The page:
14 April, 2020
If you’ve been considering setting up as a limited company in the UK, you’ve probably already been told that the process of company formation is really easy. In many ways, it is. You can be set up in less than 24 hours with most online services, and the cost of registering is very cheap. However, that doesn’t mean you can just jump straight into starting up a business without any thought or planning.
For the whole process to go smoothly, you’ll have to have your wits about you and be well organised. Here are six tips for a simple company formation:
You’ve just had the most amazing business idea and you want to go full steam ahead and get your company name registered in the UK before anyone else does. But let us stop you right there. Before you get ahead of yourself, remember that every good business idea needs to be backed by a plan.
You’ll need to sit down and draft a strategy for the next five years, conduct market research where necessary, do a SWOT analysis to understand who your biggest competitors are and how you can stand out, and learn more about your customer market before you launch. And that’s just the conceptualisation part. After that, you’ll need to work out logistical things such as office space, cost of setup, business loans and resource.
Think it through before you register your business. The secret ingredient for company formation made simple without any snags or setbacks is good preparation. So don’t be too hasty - give your decision making enough time.
After you’ve got your business plan and strategy in place, it’s time to check, double check and triple check your chosen company name. Perhaps you already did this at the start, but it’s always worth checking again if you want to make things easier for yourself in the long run. Make sure there are no similar-sounding companies registered in the UK, and also check the Trademark Register for any trademarked words or phrases.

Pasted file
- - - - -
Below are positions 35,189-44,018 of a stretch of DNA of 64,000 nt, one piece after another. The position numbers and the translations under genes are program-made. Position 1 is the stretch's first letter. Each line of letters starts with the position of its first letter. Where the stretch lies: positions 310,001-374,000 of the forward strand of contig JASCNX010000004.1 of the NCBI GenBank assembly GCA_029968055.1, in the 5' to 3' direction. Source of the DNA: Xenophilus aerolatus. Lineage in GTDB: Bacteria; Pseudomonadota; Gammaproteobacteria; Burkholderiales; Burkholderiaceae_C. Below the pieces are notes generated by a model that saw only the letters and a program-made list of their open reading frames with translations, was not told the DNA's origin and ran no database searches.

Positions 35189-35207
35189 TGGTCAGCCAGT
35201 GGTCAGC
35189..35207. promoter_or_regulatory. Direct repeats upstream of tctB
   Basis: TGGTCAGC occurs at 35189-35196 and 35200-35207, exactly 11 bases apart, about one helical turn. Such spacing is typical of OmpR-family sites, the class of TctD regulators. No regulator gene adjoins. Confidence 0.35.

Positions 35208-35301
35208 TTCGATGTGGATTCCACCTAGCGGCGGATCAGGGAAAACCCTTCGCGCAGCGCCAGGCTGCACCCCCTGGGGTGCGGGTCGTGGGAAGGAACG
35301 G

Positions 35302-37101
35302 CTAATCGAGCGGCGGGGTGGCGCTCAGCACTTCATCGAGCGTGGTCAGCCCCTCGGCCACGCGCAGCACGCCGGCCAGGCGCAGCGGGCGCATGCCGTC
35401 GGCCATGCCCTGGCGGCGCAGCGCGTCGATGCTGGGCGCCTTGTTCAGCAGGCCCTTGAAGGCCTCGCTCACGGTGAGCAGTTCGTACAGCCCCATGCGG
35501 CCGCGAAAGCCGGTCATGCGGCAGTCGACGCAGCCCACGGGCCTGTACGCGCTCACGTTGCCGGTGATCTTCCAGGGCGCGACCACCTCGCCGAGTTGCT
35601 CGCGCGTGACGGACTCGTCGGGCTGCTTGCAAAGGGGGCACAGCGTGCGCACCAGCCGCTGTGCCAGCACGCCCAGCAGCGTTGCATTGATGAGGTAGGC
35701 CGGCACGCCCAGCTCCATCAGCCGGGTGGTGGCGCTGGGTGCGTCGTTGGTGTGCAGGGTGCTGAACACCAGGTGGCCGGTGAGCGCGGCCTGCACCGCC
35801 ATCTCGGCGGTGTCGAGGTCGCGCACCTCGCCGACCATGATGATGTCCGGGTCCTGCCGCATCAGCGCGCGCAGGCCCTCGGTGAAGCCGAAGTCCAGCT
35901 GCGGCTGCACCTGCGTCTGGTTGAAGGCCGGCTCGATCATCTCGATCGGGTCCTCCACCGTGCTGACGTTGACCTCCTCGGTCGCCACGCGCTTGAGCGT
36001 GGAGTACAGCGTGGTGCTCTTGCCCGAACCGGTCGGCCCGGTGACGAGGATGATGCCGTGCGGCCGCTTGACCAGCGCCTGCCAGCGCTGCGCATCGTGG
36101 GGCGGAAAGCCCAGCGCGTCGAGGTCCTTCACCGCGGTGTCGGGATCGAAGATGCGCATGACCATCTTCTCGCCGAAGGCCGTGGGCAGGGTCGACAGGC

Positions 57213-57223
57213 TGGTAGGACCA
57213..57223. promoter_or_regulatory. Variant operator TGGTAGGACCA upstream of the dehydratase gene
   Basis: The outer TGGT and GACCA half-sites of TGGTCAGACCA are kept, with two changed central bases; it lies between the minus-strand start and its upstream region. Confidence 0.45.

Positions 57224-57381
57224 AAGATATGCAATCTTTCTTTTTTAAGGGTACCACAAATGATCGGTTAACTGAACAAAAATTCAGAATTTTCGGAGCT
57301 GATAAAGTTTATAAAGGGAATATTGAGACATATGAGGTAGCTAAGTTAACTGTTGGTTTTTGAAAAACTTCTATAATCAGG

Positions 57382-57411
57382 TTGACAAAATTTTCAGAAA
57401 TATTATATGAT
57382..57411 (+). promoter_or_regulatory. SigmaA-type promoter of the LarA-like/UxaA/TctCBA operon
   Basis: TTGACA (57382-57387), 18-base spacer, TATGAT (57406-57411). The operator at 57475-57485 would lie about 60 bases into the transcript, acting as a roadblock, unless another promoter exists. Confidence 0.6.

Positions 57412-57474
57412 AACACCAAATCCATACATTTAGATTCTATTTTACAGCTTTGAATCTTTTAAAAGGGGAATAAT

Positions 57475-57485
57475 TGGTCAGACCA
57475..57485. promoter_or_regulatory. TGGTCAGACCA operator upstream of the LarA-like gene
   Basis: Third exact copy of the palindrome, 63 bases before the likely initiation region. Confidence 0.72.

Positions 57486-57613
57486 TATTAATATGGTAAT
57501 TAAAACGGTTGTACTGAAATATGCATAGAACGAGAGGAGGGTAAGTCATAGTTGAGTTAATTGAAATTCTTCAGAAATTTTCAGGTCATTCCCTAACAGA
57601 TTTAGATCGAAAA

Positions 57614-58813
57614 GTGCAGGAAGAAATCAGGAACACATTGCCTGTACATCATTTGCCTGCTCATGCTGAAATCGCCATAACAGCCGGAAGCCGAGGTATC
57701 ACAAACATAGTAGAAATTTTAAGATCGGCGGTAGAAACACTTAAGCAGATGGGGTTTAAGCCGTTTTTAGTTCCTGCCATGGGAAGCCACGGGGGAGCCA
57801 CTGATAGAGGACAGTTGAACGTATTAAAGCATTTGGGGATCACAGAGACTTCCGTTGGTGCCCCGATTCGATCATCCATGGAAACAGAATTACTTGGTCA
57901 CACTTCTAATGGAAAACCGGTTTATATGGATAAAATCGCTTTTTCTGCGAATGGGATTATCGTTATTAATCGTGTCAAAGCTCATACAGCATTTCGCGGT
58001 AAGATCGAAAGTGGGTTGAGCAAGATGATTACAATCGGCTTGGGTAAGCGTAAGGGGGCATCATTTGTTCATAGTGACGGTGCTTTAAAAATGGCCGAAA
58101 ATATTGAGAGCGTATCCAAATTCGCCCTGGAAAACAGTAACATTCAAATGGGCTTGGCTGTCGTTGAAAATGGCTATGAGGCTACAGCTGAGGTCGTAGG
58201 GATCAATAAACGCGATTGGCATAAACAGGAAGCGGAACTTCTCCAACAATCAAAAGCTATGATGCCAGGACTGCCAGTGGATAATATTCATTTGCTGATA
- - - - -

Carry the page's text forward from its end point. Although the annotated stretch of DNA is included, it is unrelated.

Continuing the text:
You’ll also want to check that your wanted domain name is available too, as having a URL that matches your business is hugely advantageous for branding. Do all of this before you register and it should be plain sailing.
As a limited company, you are not legally required to appoint an accountant. However, if you want to ensure your company formation goes smoothly, and you want to stay on top of your annual responsibilities, having a dedicated accountant will be very handy.
Not only can a good accountant talk you through the formation process, provide invaluable advice, help you create a tax-efficient plan, and keep you in check with reminders for your tax filing, but they’ll also save you lots of time and money.
There are two options to choose from when it comes to registering direct with Companies House. You can apply by post by filling in a form or you can complete your entire application via an online portal. What’s good to know is that company formation fees vary, even when going direct. A postal application will cost you £40, while online will only cost £12, so you’ll make a significant saving if you ditch the paper. For new startups with little cashflow, every little counts.
Not only does registering by post cost you more, but it can also take 8-10 days for a response compared to just 24 hours online.
Instead of going direct, you can also use a company formation service, such as a service like our official partner Crunch which cost just £10. For many entrepreneurs, this is a preferred route as even more savings can be made this way. A lot of these formation providers partner with other business services (the type you are probably already thinking about getting) to give customers discounts and freebies.
If you are looking for a virtual office (like ours), you could get your company formation completely free. With our virtual office plan and Crunch registration, we’ll give you £10 free credit in return. That kills two birds with one stone and puts cash right back in your pocket. Now that’s really company formation made simple!
Unlike a sole trader business where you’re on your own, you may have a number of directors on board. You may also wish to appoint a company secretary, although this isn’t mandatory. Additionally, you must appoint at least one shareholder or guarantor. This means that other people will be involved in decision-making and perhaps the direction of your business. If you do have lots of people involved, make sure you discuss roles and responsibilities early on. This will ensure your first few years of trading run smoothly, without any confusion between partners.